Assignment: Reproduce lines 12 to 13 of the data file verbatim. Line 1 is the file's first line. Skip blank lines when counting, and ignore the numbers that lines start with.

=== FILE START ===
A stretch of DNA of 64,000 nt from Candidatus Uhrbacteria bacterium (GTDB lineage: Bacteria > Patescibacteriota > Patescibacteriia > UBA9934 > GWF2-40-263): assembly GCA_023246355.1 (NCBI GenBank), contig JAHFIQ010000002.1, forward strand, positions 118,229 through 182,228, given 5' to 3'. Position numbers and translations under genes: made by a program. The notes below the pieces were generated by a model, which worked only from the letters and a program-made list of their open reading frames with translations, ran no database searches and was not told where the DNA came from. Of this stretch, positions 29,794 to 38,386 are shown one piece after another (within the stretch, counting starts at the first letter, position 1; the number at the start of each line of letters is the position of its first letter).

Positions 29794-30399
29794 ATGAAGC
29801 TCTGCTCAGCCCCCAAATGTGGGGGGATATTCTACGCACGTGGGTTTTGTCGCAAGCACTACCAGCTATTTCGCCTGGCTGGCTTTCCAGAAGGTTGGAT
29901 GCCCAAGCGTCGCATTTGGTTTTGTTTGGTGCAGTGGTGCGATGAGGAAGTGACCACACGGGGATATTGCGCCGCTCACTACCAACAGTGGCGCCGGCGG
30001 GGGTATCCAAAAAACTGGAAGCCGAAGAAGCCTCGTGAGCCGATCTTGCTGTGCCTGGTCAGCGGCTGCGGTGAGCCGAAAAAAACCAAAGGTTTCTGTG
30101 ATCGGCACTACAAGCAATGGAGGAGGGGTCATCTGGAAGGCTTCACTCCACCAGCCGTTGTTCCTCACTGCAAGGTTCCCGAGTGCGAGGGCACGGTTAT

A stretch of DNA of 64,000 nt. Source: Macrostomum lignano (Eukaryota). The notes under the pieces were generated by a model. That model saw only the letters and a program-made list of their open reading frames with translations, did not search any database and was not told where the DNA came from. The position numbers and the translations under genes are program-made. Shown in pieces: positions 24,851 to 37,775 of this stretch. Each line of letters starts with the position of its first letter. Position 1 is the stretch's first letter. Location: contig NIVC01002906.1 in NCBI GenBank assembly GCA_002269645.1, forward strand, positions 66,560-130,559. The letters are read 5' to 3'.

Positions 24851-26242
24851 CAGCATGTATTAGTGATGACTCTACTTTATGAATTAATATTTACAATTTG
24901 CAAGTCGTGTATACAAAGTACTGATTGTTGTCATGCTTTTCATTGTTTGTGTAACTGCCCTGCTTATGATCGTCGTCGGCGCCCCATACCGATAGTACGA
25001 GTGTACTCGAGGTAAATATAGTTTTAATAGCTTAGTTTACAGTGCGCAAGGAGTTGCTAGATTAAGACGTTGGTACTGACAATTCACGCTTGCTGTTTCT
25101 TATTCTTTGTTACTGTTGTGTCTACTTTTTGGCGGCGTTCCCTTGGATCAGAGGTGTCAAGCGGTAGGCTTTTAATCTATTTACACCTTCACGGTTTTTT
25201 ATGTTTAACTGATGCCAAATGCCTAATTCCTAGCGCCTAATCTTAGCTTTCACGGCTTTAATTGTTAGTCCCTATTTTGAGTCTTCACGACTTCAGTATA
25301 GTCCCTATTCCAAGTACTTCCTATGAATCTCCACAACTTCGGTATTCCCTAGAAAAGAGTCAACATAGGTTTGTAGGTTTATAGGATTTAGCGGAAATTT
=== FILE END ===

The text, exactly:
25001 GTGTACTCGAGGTAAATATAGTTTTAATAGCTTAGTTTACAGTGCGCAAGGAGTTGCTAGATTAAGACGTTGGTACTGACAATTCACGCTTGCTGTTTCT
25101 TATTCTTTGTTACTGTTGTGTCTACTTTTTGGCGGCGTTCCCTTGGATCAGAGGTGTCAAGCGGTAGGCTTTTAATCTATTTACACCTTCACGGTTTTTT